Occasional Climber

See New Zealand – South Island

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Nelson-Lakes-thumb-200x140Nelson Lakes
Mt Arthur Jan15-0030 200x140Kahurangi
Kaikouras-thumb-200x140Kaikouras
Arthurs-Pass-thumb-200x140Arthurs Pass
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West-Coast-thumb-200x140West Coast

Mt-Cook-thumb-200x140Mount Cook
Around-Queenstown-thumb-200x140Around Queenstown
Aspiring-Nat-Park-thumb-200x140Aspiring National Park
Fiordland-thumb-200x140Fiordland

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New Zealand is an alpine lover’s paradise, offering many life times of climbing opportunities. Most have heard about Aoraki – the ‘Clouder Piercer’ and the country’s highest peak at 3,754m. But Aoraki/Mount Cook presides over some thirty other peaks over 3,000 metres.

All of New Zealand’s three thousanders lie on or very close to the main divide of the Southern Alps and, all but one, are clustered around Aoraki/Mount Cook. In this cluster, Mount Sefton (3,151m) is furthest south, towering over Mount Cook Village. Less than 80km to the north east, as the kea flies, Elie De Beaumont (3,109m) is the northern most three thousander, lying just west of the Tasman Saddle.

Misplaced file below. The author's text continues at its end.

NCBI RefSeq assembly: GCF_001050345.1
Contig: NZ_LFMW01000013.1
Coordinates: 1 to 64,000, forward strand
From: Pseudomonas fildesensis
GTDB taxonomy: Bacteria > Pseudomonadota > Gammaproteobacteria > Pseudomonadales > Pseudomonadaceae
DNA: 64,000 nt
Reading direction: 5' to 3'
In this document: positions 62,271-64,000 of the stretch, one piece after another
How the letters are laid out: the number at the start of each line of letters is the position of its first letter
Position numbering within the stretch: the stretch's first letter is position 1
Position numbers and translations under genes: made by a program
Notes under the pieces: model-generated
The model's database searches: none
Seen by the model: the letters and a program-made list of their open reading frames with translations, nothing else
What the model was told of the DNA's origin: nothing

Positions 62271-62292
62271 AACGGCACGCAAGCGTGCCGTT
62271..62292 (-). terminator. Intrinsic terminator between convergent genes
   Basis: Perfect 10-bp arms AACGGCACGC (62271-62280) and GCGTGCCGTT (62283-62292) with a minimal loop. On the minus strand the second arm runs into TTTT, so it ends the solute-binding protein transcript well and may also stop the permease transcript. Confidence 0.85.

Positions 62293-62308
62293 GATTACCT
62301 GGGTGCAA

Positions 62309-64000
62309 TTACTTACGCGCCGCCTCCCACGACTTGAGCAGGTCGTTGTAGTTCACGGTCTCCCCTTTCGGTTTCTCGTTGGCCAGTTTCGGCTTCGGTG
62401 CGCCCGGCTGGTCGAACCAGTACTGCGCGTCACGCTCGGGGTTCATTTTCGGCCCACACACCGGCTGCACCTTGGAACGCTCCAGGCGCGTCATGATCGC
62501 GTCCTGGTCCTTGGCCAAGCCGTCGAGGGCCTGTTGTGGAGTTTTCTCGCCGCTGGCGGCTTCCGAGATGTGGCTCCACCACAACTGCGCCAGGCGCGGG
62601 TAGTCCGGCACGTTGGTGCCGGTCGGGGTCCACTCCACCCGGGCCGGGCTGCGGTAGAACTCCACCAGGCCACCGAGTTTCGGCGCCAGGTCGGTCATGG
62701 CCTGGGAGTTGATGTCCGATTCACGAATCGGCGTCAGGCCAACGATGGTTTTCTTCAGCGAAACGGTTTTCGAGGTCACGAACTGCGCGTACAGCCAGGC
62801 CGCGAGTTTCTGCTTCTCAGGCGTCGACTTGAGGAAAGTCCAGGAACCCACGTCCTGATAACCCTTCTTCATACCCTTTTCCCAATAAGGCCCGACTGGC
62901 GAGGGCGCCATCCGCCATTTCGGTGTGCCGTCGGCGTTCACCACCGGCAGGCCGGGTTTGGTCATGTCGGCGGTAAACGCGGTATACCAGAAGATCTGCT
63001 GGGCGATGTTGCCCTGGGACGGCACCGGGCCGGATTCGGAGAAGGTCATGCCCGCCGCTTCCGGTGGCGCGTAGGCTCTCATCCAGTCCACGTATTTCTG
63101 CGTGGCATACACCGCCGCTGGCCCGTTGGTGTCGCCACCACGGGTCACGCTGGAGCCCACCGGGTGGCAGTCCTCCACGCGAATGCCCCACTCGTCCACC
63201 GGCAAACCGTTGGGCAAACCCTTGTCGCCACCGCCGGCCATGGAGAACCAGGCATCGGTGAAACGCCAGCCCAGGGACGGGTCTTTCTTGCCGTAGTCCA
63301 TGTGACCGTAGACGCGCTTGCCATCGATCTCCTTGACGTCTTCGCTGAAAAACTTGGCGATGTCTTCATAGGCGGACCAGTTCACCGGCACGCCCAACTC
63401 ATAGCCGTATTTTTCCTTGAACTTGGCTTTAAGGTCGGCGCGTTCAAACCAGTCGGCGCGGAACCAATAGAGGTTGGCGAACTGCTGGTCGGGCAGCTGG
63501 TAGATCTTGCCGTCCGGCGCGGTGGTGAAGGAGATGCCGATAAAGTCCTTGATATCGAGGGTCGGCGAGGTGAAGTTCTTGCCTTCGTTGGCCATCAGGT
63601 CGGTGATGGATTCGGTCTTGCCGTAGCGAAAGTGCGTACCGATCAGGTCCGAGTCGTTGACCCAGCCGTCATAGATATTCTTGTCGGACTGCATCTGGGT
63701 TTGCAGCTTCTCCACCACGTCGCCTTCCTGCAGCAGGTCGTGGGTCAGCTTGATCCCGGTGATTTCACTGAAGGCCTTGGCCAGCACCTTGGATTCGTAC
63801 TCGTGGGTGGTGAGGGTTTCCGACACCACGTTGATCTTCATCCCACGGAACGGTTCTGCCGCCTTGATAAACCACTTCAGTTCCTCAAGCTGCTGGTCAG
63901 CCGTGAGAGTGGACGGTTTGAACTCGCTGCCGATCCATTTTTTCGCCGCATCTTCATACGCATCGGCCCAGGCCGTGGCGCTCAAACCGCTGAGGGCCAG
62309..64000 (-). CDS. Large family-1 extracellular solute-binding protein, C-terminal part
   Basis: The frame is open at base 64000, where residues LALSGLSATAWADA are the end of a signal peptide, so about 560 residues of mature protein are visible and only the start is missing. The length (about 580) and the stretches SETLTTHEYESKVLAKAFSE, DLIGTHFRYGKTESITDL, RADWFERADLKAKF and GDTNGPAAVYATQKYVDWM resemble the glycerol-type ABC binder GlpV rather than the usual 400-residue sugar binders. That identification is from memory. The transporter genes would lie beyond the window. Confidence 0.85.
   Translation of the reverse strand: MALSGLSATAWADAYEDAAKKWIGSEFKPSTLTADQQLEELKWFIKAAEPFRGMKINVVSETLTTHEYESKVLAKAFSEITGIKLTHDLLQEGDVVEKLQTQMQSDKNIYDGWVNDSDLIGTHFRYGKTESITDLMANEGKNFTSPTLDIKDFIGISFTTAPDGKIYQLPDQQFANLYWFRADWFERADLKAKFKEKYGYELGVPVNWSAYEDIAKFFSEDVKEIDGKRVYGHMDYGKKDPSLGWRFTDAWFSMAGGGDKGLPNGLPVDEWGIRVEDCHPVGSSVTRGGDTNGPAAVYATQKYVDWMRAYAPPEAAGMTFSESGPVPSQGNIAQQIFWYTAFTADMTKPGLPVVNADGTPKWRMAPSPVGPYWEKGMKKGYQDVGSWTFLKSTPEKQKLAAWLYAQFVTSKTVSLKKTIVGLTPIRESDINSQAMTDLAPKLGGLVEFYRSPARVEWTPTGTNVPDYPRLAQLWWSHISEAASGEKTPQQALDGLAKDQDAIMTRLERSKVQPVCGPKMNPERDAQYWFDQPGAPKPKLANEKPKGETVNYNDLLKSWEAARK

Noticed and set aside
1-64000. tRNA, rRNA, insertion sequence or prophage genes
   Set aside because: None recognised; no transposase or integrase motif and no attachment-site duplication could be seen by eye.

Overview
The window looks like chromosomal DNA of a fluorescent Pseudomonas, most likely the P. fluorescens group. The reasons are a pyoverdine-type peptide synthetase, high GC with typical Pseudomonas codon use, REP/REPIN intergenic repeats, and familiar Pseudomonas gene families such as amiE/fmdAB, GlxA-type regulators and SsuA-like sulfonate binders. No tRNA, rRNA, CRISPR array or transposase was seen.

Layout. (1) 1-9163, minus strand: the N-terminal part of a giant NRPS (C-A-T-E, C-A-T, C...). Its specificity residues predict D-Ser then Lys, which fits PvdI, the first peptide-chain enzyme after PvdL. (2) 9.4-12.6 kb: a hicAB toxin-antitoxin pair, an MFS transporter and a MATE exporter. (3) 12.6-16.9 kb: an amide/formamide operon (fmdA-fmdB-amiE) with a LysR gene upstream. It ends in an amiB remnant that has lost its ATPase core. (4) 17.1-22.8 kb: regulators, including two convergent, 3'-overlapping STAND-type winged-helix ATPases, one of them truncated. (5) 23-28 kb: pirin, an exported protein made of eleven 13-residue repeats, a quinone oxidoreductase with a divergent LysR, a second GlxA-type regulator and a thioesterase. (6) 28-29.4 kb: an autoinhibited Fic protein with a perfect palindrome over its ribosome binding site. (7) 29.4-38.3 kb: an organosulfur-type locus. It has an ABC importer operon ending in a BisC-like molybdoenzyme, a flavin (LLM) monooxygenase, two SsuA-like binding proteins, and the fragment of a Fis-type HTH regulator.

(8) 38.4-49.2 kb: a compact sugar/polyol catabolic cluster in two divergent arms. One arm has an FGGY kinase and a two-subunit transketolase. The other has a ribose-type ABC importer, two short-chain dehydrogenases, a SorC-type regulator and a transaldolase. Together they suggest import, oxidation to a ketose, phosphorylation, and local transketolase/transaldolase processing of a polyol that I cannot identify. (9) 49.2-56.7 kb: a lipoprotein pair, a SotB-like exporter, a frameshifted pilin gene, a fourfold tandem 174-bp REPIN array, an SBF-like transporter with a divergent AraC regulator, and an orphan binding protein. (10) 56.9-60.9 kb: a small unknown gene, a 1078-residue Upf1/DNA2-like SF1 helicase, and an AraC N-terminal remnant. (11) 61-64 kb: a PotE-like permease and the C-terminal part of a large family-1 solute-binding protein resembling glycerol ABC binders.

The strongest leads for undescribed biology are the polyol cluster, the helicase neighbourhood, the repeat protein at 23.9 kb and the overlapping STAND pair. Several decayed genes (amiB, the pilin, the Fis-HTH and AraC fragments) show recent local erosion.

The only other three thousander is Mount Aspiring (3,033m), in Maori known as Tititea, ‘steep peak of glistening white’. Aspiring stands proud and aloof further south in its own national park in the Southern Lakes. The next tallest in Mount Aspiring National Park is Mount Earnslaw (2,830m). To the west of Earnslaw, the highest peak in Fiordland National Park is Mount Tutoko (2,723m).

At the other end of the Southern Alps are the mountains of the Arthurs Pass region. Then, lying still further north, are a lower cluster of mountains, the highest being Mount Franklin at 2,340 metres, in the Nelson Lakes National Park. While considerably lower, there are still seemingly endless climbing possibilities to be enjoyed here as well.

The tallest peak outside the main divide is Tapuae-o-Uenuku, ‘footprint of the rainbow’, in the Inland Kaikouras. Tappy stands at 2,885 metres, which is about the height of a twenty storey building taller than the highest North Island peak, Ruapehu, the ‘exploding pit’, at 2,797 metres.

I should not forget the lesser hills of New Zealand either, in the North Island ranges such as the Tararuas, with their high points virtually all under 1,700 metres (Mount Hikurangi in the Raukumara Range north of Gisborne, at 1,755 metres, is the highest non-volcanic peak in the North Island) still offer rugged terrain, exposed sections of ridge, at times brutal weather conditions and, in winter, some worthwhile opportunities to give the crampons and ice axe a good workout. For those living nearby, which is many of us, journeys into the likes of the Tararuas, Ruahines and Kawekas are more accessible and provide a great pathway into more serious climbing ventures.

Aside from height, other obvious differences between the southern and northern mountains are due to how they formed. In the south the peaks are jagged and densely clustered along the main divide, which is a highly visible manifestation of the tectonic fault line running beneath it. In the north all the biggest mountains are the result of volcanoes, looming out of the lowlands as more individual cones.